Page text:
Lian is a recreational area located in the border between Bymarka and Byåsen in Trondheim, Norway. The place was taken into use in 1933, when the Gråkallen Line of the Trondheim Tramway was extended there. It remains the terminus of the only tram line in Trondheim.
With the arrival of the tramway, a restaurant was built after insurance money from the former restaurant at Ugla. In addition, a ski jump was built. The area became the main location for winter sports in the city. The lake at Lian, Lianvannet, was an important swimming place during the summer, and an old cabin was converted into a beach restaurant. It was also possible to rent row boats. A dancing area was also built. Changing rooms were available in the restaurant.
From 1925, during winter, the frozen lake was used for trotting, with up to 6,000 watchers. In 1927, the land owner Graakalbanen offered the trotting association 100 hectare of land for free, but the deal did not go through, but the association did not except the deal since the tramway was not yet built. Instead they established themselves at Leangen. During World War II, the new field was confiscated by the German occupation forces, and again the association was offered free land. The deal only did not strike through thanks to a single, unwilling cabin owner.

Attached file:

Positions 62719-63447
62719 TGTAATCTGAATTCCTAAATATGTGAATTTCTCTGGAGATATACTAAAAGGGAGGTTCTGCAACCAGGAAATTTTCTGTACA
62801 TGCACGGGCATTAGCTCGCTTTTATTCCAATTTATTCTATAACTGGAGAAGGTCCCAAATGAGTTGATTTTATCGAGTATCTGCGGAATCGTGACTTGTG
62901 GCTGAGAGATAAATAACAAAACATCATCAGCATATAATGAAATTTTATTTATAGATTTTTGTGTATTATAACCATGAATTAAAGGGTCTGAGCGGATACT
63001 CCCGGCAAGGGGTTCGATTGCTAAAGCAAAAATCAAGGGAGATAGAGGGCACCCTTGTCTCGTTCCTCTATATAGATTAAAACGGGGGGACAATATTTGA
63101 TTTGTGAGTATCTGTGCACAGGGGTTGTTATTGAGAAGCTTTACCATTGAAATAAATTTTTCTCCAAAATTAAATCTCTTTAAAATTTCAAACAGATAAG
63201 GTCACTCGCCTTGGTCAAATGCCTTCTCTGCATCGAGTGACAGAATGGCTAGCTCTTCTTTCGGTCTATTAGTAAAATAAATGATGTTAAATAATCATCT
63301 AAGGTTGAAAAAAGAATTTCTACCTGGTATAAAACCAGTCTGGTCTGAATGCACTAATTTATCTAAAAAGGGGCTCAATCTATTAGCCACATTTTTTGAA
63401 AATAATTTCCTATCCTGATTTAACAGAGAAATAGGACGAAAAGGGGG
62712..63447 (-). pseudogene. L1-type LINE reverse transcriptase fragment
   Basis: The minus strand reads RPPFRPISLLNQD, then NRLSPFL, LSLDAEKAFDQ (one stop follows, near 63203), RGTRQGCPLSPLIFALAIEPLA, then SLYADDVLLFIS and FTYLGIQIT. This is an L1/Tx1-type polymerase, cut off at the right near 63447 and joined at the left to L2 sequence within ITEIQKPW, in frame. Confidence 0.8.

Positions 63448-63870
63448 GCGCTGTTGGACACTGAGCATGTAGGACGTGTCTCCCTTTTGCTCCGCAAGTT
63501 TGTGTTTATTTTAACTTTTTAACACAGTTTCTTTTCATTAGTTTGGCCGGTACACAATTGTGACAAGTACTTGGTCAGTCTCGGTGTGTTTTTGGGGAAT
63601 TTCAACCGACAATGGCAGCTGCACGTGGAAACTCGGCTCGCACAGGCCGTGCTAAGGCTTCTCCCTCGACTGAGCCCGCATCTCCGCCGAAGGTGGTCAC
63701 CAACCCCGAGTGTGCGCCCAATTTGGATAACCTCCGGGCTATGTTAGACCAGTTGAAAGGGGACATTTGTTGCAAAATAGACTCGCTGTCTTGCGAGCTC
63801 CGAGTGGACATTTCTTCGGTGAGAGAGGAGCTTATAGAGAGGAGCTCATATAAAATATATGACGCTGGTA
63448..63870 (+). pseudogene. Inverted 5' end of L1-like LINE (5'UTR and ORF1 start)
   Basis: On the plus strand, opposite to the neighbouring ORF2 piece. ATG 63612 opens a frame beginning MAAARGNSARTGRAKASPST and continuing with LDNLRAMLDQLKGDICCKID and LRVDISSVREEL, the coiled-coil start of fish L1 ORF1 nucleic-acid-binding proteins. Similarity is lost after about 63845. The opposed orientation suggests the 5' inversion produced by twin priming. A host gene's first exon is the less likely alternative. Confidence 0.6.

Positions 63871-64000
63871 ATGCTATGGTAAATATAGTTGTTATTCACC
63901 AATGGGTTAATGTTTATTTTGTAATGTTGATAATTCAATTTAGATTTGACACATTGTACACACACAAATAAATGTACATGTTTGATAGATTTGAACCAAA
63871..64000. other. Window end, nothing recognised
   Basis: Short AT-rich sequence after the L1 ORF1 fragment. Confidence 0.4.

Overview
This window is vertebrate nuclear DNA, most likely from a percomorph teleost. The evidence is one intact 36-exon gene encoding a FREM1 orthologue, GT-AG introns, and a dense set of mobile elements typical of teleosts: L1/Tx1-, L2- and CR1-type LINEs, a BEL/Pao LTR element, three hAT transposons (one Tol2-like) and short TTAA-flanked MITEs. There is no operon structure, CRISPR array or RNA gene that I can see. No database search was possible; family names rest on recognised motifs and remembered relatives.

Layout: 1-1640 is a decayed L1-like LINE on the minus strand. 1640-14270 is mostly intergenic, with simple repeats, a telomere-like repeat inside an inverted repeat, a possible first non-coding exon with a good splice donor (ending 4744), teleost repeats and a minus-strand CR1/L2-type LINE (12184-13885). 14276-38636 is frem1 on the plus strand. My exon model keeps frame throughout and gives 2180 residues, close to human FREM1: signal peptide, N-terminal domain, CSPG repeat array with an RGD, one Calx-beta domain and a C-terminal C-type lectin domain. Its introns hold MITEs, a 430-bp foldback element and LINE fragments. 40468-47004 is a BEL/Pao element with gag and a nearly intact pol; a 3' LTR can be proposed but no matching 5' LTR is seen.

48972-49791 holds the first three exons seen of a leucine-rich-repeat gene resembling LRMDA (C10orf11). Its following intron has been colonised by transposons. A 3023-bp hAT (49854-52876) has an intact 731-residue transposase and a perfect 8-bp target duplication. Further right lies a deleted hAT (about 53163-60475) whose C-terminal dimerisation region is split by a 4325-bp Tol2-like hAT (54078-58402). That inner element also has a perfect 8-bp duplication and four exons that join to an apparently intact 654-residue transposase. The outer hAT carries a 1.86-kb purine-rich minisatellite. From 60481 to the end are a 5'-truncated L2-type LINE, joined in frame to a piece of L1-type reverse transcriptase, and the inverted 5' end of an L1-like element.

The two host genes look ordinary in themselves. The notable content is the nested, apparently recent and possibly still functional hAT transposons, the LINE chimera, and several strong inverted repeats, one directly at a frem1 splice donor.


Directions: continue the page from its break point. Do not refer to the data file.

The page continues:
The area around Lian has many cabins and some houses. About sixty cabins are illegally permanently occupied; only those buildings occupied from before 1967 may legally be permanently lived in. In 2008, the city suggested giving an amnesty for those who live in illegal houses, but have suggested changing reconstruction regulations for all houses in the area. This will in essence decrease the house value of legal housing (who get restrictions) to illegal housing (who now may be sold as permanent housing). This has created a large controversy.